The ride-hailing service has refused to get a $150 permit to test autonomous vehicles in the state.

Uber is reportedly scheduled to meet with California's Department of Motor Vehicles and Attorney General office after the company refused to apply for a permit to operate autonomous vehicles in the state.

The meeting, reported by the San Francisco Business Times and TechCrunch, will presumably involve talks aimed at deescalating the situation and avoiding formal litigation or enforcement actions.

After months of apparently smooth testing in Pittsburgh, Uber's fleet of autonomous prototypes immediately sparked controversy after arriving in Pittsburgh. Cars have been spotted driving through red lights and violating bike-lane rules.

California's current permit program appears aimed at gathering data on the safety of autonomous technology while it is under development. Companies only have to pay $150 for the permits, but they must report every accident and instances of 'disengagement' when a human driver disables the system and takes manual control of the vehicle.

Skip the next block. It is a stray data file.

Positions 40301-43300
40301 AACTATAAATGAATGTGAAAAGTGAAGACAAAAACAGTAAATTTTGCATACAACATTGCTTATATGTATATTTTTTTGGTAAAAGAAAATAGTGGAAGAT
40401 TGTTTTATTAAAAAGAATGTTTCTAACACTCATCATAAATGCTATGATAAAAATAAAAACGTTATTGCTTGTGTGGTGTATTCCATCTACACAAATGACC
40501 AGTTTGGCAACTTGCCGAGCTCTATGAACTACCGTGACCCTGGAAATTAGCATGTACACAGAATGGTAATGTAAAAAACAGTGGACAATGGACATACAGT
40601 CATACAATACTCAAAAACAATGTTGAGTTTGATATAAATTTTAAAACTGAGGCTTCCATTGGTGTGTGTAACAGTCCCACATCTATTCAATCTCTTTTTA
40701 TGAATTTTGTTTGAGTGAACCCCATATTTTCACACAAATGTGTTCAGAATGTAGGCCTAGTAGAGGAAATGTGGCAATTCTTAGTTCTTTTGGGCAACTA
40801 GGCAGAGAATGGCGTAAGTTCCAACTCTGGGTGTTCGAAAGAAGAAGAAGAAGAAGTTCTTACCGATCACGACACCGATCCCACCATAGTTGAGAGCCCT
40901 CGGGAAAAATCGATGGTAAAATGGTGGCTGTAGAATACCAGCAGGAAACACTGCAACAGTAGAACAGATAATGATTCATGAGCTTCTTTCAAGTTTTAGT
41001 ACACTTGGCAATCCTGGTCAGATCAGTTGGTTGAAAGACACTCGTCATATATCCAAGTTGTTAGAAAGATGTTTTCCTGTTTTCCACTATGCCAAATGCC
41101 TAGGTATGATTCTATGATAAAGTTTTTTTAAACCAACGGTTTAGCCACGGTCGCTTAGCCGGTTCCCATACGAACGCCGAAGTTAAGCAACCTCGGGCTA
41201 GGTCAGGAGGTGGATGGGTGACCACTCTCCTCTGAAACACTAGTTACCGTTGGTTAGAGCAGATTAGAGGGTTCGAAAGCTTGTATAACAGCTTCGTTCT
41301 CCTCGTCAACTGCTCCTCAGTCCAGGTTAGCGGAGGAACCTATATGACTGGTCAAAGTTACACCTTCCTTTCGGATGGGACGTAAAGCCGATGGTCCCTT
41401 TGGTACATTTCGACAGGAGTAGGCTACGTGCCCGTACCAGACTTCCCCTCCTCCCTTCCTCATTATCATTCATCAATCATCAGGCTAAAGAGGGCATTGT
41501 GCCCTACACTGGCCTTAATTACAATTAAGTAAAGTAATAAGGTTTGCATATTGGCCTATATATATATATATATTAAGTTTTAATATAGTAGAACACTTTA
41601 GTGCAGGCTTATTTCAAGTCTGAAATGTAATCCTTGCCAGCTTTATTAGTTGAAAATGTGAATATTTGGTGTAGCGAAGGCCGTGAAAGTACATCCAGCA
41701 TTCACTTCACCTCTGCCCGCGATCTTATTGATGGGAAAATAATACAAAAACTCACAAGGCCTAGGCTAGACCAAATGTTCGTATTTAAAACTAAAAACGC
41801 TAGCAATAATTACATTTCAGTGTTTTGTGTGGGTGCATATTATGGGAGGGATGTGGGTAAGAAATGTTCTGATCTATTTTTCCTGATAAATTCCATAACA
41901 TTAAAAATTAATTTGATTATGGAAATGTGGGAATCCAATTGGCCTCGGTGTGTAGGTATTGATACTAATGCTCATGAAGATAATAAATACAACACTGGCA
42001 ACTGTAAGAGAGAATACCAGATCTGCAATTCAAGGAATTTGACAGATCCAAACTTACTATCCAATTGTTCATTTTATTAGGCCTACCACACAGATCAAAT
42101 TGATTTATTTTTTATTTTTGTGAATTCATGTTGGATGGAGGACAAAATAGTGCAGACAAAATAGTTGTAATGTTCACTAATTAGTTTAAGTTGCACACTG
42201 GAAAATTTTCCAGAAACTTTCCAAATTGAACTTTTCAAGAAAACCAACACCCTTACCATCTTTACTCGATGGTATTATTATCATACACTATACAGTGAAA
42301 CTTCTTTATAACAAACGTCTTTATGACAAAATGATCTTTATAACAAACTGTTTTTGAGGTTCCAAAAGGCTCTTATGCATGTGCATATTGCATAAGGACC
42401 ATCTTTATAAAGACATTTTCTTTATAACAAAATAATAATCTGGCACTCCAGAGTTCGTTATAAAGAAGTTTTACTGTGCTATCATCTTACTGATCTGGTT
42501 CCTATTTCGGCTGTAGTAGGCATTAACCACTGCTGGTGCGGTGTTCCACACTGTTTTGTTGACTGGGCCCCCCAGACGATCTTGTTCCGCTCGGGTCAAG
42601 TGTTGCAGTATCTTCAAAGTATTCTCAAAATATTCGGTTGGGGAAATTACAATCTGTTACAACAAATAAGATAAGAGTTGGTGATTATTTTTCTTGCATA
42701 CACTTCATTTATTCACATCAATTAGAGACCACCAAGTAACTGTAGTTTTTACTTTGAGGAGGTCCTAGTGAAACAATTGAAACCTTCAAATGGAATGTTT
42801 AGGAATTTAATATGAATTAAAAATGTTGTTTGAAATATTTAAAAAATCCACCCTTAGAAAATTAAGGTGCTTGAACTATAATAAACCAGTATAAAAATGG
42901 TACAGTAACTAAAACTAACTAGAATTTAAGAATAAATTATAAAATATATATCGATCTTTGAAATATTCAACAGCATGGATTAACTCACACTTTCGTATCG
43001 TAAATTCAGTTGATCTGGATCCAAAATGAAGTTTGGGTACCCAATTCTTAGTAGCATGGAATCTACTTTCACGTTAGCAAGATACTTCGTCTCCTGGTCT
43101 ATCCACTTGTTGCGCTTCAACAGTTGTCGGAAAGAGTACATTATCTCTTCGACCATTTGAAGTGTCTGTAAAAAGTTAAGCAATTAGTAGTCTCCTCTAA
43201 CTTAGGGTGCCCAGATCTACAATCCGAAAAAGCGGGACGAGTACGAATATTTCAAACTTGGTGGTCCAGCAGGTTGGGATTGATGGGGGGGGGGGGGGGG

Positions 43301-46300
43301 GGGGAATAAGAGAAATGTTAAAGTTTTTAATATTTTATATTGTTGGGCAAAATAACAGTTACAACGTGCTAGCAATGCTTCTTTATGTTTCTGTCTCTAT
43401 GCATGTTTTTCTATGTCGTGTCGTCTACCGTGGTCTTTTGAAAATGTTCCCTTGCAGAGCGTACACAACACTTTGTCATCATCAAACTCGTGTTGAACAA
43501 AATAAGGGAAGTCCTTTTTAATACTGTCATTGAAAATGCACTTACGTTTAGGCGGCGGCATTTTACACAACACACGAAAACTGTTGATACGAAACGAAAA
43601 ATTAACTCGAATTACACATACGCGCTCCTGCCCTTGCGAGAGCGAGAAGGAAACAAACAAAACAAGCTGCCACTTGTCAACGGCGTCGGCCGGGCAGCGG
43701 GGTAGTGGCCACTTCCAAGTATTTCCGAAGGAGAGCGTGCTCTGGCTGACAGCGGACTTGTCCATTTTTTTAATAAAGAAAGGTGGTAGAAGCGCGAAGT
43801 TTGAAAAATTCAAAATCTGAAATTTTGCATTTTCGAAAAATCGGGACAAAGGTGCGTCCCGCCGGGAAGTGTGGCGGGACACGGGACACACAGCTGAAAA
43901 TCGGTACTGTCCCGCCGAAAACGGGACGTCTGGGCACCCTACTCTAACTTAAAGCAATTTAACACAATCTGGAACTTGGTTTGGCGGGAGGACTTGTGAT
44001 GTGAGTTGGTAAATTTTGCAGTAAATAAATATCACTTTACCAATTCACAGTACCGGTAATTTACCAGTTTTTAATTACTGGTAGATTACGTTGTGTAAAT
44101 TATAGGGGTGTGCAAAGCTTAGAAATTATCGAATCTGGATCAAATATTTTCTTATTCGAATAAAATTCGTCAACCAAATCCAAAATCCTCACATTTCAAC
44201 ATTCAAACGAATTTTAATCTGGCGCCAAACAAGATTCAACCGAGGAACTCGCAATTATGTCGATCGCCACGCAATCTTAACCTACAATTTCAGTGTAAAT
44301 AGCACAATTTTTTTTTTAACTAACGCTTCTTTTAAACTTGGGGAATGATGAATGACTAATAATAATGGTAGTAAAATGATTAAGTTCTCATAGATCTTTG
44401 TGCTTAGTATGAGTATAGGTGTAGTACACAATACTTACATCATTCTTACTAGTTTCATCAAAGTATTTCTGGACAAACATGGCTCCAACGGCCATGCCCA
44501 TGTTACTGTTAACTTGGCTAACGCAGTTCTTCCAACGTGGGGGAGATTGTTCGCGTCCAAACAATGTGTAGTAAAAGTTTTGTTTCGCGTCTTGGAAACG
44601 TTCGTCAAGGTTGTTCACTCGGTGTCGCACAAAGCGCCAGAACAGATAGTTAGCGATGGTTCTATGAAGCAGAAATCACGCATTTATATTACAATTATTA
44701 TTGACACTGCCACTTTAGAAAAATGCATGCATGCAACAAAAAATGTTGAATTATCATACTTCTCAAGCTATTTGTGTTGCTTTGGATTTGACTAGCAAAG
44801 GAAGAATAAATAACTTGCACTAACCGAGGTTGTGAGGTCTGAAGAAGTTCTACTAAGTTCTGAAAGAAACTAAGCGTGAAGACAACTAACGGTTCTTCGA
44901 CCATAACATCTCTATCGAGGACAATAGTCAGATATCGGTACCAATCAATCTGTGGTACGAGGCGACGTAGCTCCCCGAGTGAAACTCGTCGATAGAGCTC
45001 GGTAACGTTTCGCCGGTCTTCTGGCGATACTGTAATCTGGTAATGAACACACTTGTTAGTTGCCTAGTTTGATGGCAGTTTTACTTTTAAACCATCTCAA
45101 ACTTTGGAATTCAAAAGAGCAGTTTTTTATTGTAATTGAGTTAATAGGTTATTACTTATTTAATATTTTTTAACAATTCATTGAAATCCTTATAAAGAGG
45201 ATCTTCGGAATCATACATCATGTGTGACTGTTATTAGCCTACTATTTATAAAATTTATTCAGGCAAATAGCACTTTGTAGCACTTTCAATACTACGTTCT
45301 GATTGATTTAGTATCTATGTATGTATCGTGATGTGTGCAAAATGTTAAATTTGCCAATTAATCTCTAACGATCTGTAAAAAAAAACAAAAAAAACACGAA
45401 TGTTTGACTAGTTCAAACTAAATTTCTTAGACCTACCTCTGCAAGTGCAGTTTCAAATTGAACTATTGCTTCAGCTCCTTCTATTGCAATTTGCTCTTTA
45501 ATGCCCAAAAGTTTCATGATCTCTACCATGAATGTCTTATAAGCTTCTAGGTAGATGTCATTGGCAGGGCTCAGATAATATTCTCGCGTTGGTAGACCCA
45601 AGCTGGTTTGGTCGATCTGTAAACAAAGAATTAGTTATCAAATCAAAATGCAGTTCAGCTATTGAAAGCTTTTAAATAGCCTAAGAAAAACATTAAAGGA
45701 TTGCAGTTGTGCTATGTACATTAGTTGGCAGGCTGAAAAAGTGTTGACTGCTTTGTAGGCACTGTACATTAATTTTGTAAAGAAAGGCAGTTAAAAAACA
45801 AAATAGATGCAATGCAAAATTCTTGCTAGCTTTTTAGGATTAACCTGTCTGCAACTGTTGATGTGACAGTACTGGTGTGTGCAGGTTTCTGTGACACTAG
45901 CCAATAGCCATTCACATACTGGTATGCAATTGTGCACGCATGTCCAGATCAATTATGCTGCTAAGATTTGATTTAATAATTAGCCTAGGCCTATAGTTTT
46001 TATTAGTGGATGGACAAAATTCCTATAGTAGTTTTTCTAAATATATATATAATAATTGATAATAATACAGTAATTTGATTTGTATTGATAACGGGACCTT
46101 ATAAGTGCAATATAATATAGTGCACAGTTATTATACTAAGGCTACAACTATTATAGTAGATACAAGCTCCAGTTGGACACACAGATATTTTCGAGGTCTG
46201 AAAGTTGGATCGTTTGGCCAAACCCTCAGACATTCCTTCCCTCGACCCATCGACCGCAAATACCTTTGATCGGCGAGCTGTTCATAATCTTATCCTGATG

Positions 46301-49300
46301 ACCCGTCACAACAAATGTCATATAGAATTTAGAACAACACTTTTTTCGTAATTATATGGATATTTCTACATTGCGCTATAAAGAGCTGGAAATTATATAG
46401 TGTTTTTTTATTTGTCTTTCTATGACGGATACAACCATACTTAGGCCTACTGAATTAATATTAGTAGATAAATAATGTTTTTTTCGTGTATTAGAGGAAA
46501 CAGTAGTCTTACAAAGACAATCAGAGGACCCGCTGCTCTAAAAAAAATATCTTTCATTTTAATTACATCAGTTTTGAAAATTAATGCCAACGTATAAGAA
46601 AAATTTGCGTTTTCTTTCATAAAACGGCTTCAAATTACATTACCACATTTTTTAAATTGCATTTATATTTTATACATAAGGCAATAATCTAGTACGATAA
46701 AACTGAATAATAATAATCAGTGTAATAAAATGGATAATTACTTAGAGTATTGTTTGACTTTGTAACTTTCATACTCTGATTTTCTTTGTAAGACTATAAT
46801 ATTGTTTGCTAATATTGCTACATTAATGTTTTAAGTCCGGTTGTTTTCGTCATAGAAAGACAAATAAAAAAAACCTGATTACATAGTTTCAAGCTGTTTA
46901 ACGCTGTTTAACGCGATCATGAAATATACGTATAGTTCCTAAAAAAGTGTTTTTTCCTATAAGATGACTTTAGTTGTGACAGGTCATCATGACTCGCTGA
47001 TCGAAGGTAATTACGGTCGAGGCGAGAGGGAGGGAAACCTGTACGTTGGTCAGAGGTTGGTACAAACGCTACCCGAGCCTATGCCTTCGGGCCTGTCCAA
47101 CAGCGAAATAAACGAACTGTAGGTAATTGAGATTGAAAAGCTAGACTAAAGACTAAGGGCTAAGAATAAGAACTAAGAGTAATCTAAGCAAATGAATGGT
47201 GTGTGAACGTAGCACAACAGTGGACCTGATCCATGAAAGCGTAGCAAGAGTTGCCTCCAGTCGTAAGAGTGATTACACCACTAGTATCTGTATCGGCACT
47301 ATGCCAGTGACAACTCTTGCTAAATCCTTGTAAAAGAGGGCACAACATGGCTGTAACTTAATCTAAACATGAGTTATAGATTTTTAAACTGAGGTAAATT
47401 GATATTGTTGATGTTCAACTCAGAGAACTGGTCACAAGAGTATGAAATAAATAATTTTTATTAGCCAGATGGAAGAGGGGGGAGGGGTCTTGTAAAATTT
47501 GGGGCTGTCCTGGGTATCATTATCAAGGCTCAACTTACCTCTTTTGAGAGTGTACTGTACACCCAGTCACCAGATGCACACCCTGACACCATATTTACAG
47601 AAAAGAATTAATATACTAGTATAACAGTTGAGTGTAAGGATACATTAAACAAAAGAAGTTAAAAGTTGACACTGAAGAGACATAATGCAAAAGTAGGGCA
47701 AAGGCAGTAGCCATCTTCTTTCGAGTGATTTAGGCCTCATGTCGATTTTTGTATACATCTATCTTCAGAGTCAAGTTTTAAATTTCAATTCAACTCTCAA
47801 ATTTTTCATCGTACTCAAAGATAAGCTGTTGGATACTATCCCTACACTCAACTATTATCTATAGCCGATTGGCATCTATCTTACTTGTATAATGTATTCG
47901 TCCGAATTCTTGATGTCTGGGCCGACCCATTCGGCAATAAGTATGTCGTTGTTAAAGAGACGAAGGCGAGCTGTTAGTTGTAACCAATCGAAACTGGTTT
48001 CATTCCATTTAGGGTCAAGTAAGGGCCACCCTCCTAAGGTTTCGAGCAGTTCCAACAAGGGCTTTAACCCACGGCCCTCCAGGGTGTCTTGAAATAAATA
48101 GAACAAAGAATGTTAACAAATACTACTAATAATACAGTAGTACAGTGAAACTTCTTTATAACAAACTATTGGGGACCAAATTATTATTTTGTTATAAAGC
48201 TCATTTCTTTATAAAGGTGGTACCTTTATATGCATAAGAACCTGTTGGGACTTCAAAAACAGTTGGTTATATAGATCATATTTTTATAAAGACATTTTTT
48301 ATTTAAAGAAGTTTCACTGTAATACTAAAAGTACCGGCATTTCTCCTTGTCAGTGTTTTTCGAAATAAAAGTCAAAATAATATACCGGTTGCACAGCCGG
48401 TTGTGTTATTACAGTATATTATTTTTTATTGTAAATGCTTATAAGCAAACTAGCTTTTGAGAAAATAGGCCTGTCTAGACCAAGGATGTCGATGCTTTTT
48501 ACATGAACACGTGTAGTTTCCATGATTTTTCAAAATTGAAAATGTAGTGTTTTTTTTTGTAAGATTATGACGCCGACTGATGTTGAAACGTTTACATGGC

The regulations are said require permits specifically for vehicles that are "equipped with technology that has the capability of operating or driving the vehicle without the active physical control or monitoring of a natural person." Focusing on semantics, Uber argues that its cars are not yet fully capable of operating without a human behind the wheel and, consequently, are currently exempt from the permitting requirement.

California officials threatened to seek an injunction to force Uber to idle its fleet if it did not apply for permits. It is unclear if the meeting will inspire such action, or if Uber is confident that its legal interpretation of the laws will hold up if the debacle heads to the courts.